The impact of Crisis Communication on audience: A study based on plane crash
Chan, Calvin (2007) The impact of Crisis Communication on audience: A study based on plane crash. [Dissertation (University of Nottingham only)] (Unpublished)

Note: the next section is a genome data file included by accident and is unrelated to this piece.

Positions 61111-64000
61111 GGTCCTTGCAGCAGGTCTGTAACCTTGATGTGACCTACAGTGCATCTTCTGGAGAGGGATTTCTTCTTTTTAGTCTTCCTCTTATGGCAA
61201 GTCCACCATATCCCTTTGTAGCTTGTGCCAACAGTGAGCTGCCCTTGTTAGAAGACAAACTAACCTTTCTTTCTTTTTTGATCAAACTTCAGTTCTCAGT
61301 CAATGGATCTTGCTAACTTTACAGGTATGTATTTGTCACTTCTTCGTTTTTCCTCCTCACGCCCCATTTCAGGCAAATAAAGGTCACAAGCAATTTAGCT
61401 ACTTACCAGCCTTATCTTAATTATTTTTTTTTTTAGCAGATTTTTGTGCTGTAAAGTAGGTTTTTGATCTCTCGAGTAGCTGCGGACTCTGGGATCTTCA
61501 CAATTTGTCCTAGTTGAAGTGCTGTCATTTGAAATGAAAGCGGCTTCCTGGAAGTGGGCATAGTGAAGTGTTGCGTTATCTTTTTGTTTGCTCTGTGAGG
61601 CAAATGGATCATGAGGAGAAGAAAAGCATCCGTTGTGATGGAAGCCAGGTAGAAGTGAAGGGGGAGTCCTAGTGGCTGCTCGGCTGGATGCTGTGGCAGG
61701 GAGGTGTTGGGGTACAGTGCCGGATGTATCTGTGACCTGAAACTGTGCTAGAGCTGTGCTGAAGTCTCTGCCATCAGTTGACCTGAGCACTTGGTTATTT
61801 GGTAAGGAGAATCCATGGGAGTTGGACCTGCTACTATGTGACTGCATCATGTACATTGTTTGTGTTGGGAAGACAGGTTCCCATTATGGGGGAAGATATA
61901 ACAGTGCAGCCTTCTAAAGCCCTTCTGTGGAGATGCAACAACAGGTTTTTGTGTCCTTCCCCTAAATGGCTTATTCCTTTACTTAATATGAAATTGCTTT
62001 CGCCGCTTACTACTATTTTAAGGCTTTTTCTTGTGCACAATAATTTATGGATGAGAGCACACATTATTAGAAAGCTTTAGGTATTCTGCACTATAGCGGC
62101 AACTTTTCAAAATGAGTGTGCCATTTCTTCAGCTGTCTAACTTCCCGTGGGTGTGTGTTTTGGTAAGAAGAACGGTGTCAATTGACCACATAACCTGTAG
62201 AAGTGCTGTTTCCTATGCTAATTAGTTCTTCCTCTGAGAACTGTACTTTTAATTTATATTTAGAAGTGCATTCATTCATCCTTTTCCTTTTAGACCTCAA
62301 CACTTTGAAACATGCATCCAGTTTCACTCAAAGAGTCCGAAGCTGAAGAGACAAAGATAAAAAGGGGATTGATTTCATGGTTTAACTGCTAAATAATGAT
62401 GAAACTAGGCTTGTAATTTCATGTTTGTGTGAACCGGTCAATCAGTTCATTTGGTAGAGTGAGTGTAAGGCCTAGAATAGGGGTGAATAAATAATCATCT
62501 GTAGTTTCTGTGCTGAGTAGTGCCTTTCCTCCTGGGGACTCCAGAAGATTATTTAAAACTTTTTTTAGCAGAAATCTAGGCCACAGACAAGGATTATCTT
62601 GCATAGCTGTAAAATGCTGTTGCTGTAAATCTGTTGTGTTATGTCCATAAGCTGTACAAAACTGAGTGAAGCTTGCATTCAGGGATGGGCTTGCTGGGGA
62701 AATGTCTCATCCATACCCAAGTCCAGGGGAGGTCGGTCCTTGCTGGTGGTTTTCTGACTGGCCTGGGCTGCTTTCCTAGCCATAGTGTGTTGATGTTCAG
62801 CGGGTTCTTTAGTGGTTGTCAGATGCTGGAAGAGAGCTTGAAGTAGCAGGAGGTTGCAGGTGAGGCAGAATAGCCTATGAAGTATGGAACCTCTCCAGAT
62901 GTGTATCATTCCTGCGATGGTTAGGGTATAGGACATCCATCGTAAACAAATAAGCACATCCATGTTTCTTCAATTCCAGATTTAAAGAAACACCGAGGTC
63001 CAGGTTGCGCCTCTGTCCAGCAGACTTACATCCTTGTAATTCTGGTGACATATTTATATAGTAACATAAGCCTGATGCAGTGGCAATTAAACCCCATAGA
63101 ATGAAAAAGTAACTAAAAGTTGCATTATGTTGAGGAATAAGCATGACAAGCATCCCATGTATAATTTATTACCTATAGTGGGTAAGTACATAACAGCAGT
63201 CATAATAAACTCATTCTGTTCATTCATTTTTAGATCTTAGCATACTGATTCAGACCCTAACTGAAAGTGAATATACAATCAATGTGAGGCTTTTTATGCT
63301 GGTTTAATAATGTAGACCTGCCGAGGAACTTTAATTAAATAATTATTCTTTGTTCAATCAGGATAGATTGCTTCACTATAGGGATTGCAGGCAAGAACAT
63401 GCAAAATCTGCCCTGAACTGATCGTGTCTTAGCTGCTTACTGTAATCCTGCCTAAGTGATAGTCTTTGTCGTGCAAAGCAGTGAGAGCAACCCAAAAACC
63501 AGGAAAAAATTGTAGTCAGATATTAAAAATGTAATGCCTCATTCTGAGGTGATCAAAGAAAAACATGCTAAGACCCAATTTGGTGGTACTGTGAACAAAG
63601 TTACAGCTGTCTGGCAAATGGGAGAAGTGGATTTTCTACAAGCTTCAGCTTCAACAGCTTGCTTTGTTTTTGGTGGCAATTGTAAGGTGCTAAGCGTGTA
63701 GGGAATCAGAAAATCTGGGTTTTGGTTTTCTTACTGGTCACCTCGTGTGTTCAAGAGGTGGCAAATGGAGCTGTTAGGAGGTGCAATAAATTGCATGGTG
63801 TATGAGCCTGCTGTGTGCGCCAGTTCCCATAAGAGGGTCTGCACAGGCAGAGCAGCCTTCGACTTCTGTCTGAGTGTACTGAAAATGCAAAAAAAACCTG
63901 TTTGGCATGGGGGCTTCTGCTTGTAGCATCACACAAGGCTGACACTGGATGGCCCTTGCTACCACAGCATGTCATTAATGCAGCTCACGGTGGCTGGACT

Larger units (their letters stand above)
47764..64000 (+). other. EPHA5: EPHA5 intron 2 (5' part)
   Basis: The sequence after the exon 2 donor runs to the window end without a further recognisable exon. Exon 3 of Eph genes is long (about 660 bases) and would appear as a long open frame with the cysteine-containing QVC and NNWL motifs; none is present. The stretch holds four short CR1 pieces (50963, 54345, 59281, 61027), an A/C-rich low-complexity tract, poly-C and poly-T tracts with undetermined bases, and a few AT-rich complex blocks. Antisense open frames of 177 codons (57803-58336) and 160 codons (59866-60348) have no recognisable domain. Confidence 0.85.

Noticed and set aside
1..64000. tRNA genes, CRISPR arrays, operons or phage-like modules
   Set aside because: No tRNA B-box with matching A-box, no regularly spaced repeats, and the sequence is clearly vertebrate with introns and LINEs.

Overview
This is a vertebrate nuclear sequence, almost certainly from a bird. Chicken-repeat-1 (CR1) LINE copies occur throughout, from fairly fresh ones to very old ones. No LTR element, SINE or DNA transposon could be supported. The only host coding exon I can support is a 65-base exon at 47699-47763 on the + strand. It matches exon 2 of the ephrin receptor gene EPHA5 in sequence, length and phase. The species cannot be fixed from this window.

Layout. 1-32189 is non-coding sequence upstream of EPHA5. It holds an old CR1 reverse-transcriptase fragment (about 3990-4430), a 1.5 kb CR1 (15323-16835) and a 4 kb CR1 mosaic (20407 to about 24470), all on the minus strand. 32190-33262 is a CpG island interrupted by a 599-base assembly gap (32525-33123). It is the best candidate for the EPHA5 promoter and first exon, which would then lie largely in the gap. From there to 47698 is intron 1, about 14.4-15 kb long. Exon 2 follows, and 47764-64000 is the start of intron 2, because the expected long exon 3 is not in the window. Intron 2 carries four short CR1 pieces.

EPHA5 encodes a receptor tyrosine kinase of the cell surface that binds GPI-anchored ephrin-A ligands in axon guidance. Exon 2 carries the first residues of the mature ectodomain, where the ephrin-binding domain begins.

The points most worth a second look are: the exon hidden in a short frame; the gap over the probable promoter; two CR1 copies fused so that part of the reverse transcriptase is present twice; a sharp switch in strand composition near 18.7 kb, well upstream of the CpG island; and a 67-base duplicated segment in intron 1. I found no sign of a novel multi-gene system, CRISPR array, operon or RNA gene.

Organisational crises have now become as common as having a cold. Crises negatively affect the company's reputation and share price. Maintaining a reputation has today become paramount. Therefore, post-crisis communication is absolutely essential and has to be planned carefully. Poor crisis communication would leave the audience or the public with bad impression over the company. The poor crisis communication may even extend the bad impression over the whole industry. In responding to this situation, the main purpose of this research is to investigate the impression of the audience against different crisis communication strategies used by companies. Ninety-nine individuals from Hong Kong were invited and responded to a hypothetical scenario describing a plane crash. The scenario involved three kinds of crisis communication strategies: (1) shift the blame; (2) no comment; and (3) apology, which are commonly used by companies. Results showed that the audience's impressions of the company were significantly affected by the crisis communication strategy adopted, of which apology was preferable. However, the response of a single company did not cause the audience to form a bad impression against the whole industry. Implications of the findings for impression management, crisis communication and cross-cultural research are discussed.
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